UCAS points way to vocational parity

Posted on 7 Jun 2016 by The Manufacturer

Julia Chippendale celebrates the milestone announcement that numerous EAL awards have been allocated UCAS points.

Despite best efforts, too many vocational qualifications continue to be viewed as ‘Cinderellas’ when placed alongside purely academic achievements.

Julia Chippendale, managing director, EAL
Julia Chippendale, managing director, EAL – part of the Semta Group.

Yet, employers will say, in many cases, strong vocational qualifications put candidates in a much better position than those who have only studied traditional GCSEs, A-levels and degrees.

Now we can celebrate a major milestone with the announcement that numerous EAL awards have been allocated UCAS points – giving them parity and context alongside academic achievement.

We have been fighting for this recognition for a long time – and will continue to voice the need to make further inroads to improve the status of vocational pathways to work.

If the Government’s desire to achieve three million new apprentices by the end of this Parliament is to succeed, alongside the introduction of the apprenticeship levy, then the perception of vocational qualifications must change.

Awarding UCAS points, after a rigorous process, is a big step in the right direction and gives a fairer weighting to learners who have achieved these qualifications as they seek access to higher education and a career.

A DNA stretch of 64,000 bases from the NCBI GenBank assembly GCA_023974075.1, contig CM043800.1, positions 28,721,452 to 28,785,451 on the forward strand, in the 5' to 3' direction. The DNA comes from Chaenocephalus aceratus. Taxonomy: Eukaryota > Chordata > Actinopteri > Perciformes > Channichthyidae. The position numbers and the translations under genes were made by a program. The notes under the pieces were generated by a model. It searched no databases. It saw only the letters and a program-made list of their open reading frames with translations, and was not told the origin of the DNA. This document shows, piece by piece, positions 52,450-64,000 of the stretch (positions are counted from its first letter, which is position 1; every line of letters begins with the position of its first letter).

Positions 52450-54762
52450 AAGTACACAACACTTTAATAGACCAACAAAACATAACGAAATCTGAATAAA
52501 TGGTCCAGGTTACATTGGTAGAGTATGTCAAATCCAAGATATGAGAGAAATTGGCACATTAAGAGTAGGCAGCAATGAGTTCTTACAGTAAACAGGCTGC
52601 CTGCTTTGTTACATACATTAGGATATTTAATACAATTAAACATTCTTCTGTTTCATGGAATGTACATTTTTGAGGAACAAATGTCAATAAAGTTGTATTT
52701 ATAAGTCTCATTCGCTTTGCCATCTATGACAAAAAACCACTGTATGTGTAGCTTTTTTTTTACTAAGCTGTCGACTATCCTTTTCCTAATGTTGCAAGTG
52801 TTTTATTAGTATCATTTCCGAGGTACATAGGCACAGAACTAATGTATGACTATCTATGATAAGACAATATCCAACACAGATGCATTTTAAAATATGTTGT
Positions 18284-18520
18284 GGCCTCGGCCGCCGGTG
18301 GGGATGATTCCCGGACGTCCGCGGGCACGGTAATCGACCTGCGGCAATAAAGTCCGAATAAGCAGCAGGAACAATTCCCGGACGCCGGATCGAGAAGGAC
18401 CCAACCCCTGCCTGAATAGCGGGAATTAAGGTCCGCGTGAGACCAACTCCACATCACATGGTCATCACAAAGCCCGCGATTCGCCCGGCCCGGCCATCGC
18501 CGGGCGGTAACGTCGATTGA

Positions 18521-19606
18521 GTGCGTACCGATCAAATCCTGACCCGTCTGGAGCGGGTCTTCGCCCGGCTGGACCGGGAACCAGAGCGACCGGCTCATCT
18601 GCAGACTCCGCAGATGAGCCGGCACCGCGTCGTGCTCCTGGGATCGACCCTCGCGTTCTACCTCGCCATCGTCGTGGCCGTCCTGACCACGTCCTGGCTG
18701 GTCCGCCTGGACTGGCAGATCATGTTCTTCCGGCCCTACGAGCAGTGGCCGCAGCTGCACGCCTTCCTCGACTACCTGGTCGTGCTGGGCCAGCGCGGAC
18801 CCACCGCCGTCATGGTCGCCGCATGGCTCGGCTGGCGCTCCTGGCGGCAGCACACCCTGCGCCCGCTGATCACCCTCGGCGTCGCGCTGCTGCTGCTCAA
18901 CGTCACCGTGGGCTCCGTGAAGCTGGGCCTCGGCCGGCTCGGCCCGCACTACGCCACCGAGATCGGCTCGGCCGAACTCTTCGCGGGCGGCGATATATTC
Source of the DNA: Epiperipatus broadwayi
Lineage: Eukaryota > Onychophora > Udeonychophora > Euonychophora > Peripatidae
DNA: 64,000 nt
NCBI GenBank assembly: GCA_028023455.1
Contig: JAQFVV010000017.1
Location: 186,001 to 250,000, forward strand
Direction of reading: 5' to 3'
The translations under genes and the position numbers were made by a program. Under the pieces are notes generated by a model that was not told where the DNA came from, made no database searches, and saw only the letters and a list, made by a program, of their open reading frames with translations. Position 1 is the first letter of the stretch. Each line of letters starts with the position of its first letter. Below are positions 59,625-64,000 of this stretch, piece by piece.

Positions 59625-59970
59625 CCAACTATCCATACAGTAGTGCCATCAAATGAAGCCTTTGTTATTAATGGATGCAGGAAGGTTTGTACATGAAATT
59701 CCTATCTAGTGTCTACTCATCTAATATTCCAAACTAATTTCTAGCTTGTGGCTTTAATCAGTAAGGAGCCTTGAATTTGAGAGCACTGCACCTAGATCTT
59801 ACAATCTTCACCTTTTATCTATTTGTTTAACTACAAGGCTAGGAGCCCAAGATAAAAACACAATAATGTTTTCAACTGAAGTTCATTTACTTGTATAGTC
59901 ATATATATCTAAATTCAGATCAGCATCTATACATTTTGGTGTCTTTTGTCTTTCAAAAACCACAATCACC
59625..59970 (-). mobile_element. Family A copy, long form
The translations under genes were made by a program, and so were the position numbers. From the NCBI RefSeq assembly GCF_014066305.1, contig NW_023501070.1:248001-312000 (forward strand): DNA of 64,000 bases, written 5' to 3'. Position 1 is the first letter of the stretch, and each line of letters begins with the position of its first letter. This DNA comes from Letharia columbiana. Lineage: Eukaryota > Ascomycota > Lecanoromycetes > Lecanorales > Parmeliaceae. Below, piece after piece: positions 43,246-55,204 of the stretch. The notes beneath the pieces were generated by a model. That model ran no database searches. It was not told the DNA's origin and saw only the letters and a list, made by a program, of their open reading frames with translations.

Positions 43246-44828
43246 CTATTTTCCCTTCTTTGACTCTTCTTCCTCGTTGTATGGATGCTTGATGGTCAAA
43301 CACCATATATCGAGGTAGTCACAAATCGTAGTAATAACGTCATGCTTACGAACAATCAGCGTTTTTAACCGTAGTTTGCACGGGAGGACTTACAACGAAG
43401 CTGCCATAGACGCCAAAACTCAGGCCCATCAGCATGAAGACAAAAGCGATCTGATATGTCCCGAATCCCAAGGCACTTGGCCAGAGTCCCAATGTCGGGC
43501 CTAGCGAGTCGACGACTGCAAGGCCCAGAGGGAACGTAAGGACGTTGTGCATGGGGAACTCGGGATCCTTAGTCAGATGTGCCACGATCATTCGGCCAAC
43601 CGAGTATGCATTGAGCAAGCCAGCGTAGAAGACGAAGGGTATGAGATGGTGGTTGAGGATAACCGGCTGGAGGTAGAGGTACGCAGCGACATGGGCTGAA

As I told the All Party Parliamentary Group for Apprenticeships in May – robust and validated qualifications are at the heart of the UK skills system.

EAL UCAS Points PQ - June 16Without properly certified qualifications, industry, learners and educators can only make an inspired guess as to how good any training regime might be.

The skills landscape is changing as fast now as it has ever done – and there are many questions to be answered – including will Trailblazers include certified qualifications?

Our worry, having fought so hard to give learners, employers and the nation as a whole, this milestone moment which pushes vocational pathways towards the parity they deserve – our efforts could be undone by such a decision.

Two steps forward – one step back? All our intelligence, from learners and employers, is very clear – we are de-skilling the sector if we do away with qualifications in apprenticeships – we need to ensure skills are transferrable and quality is embedded.

The Industry Apprentice Council (IAC) – which EAL founded – has become the voice of apprentices across the country and is unequivocal about its support for the structure and certainty that qualifications bring.

Many of the employers we work with have told us, in no uncertain terms, the benefits that they bring – and the confusion that would be caused if their ‘skills compass’ were to be removed.

How would they ensure that standards wouldn’t slip? How could they judge whether new or existing employees were up to the mark?

EAL is the pre-eminent awarding organisation for engineering and advanced manufacturing, rail and building services sectors.

EAL, along with other awarding organisations has invested millions of pounds and many decades, ensuring that the system works.

Just at the point when we are beginning to achieve a semblance of parity, it would seem a great shame to rip up the rulebook and damage the system that is beginning to work so well.